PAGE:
A Kansas soldier who was killed in World War II was laid to rest this week at Fort Scott National Cemetery.
According to the Army, Pfc. Leslie Shankles, of Arcadia, was buried with full military honors on Wednesday at the cemetery in Bourbon County.
Shankles was killed Oct. 14, 1944 by enemy fire in the Raffelsbrand sector of the Hürtgen Forest, near Germeter, Germany.
In 1947, a local German resident discovered remains in the Raffelsbrand section of the Hürtgen Forest. The remains could not be identified, and were buried as an unknopwn in Neuville Cemetery, now Ardennes American Cemetery, in Belgium.
The remains were identified in July, using a DNA sample from a relative.
Shankles was born in Vernon County, Missouri, and later lived in Crawford County, Kansas.
Defense Department Release:
The Defense POW/MIA Accounting Agency (DPAA) announced today that the remains of a U.S. serviceman, accounted-for from World War II, are being returned to his family for burial with full military honors.
Army Pfc. Leslie E. Shankles, 33, of Arcadia, Kansas, accounted for on July 12, 2018, will be buried October 24 in Fort Scott, Kansas. In October 1944, Shankles was a member of Company C, 1st Battalion, 60th Infantry Regiment, 9th Infantry Division. He was killed Oct. 14, 1944 by enemy fire in the Raffelsbrand sector of the Hürtgen Forest, near Germeter, Germany.
In 1947, a local German resident discovered remains in the Raffelsbrand section of the Hürtgen Forest. The remains could not be identified, and were buried as Unknown X-5391 in Neuville Cemetery, now Ardennes American Cemetery, in Belgium.
Following thorough research and analysis of American Soldiers missing from Europe, DPAA historians concluded that there was a strong association between Neuville Unknown X-5391 and Shankles. DPAA disinterred X-5391 in June 2017 and accessioned the remains to the DPAA laboratory.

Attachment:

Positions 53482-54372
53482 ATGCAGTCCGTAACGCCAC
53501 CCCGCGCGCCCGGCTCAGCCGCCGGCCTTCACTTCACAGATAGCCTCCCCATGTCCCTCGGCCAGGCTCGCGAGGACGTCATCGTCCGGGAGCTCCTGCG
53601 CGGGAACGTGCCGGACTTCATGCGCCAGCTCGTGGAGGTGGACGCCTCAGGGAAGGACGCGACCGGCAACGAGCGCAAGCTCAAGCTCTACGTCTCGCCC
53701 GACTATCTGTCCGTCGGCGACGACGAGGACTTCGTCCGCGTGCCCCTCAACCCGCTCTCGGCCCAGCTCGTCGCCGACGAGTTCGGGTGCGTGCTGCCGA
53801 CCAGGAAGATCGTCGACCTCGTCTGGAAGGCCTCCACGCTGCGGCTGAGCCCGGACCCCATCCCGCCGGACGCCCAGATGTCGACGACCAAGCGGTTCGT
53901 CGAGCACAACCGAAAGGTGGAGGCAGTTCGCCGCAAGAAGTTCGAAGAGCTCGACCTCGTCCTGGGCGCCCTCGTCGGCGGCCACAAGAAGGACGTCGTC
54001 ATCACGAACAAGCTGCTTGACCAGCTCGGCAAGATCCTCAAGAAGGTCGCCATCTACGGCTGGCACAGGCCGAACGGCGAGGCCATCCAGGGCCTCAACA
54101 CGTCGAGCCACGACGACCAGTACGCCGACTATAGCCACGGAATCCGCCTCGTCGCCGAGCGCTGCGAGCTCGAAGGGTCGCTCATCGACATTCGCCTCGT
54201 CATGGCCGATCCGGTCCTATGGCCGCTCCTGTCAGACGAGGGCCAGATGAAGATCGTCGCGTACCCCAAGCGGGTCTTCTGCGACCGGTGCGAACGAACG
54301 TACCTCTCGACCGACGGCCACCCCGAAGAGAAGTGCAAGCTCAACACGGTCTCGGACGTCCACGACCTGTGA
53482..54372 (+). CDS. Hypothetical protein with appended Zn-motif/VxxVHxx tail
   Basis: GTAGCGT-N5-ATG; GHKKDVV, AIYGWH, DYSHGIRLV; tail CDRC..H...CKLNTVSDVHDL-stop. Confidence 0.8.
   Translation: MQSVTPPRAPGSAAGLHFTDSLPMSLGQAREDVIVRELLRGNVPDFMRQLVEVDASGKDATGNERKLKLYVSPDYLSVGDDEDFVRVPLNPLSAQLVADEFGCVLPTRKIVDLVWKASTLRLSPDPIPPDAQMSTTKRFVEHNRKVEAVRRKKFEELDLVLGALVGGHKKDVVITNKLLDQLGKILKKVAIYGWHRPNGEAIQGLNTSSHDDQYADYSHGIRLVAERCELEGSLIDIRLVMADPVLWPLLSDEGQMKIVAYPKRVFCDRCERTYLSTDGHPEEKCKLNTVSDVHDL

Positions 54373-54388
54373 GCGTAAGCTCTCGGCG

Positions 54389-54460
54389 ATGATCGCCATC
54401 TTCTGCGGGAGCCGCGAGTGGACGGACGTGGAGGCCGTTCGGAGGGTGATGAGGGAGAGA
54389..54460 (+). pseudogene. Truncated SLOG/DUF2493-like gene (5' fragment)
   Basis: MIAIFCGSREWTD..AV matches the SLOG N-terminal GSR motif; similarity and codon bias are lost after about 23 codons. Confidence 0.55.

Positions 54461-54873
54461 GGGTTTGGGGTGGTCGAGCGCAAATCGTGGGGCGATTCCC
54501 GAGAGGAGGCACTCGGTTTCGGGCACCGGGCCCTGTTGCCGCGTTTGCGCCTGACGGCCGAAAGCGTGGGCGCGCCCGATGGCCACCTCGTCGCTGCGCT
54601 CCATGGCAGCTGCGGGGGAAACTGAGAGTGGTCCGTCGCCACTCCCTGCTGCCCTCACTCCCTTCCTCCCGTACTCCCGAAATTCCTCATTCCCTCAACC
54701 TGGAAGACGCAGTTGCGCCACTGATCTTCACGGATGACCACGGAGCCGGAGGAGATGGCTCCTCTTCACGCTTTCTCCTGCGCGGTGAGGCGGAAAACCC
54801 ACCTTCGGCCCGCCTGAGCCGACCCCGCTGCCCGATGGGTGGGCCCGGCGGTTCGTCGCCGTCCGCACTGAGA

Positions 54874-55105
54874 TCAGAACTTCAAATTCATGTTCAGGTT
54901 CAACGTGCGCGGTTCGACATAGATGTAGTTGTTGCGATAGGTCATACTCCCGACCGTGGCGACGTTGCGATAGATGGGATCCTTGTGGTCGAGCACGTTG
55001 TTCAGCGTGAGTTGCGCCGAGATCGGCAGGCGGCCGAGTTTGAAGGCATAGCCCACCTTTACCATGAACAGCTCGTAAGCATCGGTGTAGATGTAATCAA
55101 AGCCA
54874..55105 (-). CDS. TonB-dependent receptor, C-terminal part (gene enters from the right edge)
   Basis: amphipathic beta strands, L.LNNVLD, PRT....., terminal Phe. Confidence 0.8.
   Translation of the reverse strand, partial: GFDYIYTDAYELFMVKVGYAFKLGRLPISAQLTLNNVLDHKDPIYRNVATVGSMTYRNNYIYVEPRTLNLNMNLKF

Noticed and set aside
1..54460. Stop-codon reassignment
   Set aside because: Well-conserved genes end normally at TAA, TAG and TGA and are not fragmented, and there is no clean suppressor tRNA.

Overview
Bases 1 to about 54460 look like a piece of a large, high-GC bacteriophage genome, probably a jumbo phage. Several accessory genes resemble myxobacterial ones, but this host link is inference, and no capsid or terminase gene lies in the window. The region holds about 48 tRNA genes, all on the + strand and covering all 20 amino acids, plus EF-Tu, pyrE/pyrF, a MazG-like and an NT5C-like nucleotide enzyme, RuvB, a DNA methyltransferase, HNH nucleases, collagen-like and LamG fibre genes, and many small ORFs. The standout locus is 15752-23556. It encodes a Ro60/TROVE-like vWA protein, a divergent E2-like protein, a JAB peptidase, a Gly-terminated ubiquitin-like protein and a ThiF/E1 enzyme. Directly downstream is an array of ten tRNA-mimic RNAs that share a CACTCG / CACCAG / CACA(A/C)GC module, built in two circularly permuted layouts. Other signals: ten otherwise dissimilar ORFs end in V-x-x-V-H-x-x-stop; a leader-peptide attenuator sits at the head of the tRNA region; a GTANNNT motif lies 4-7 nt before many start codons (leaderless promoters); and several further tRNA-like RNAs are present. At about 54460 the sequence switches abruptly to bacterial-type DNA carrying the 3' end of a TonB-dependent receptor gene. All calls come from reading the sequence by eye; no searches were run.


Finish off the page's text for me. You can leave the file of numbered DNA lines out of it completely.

To identify Shankles’ remains, scientists from DPAA and the Armed Forces Medical Examiner System used Y-chromosome (Y-STR) DNA analysis, anthropological analysis, as well as circumstantial and material evidence.
DPAA is grateful to the American Battle Monuments Commission for their partnership in this mission.
Of the 16 million Americans who served in World War II, more than 400,000 died during the war. Currently there are 72,796 service members (approximately 26,000 are assessed as possibly-recoverable) still unaccounted for from World War II. Shankles’ name is recorded on the Tablets of the Missing at the Netherlands American Cemetery, an American Battle Monuments Commission site in Margraten, Netherlands, along with the others missing from WWII. Although interred as an Unknown in Neuville American Cemetery, Shankles’ grave was meticulously cared for over the past 70 years by the ABMC. A rosette will be placed next to his name to indicate he has been accounted for.
For additional information on the Defense Department’s mission to account for Americans who went missing while serving our country, visit the DPAA website at www.dpaa.mil, find us on social media at www.facebook.com/dodpaa or call (703) 699-1420/1169.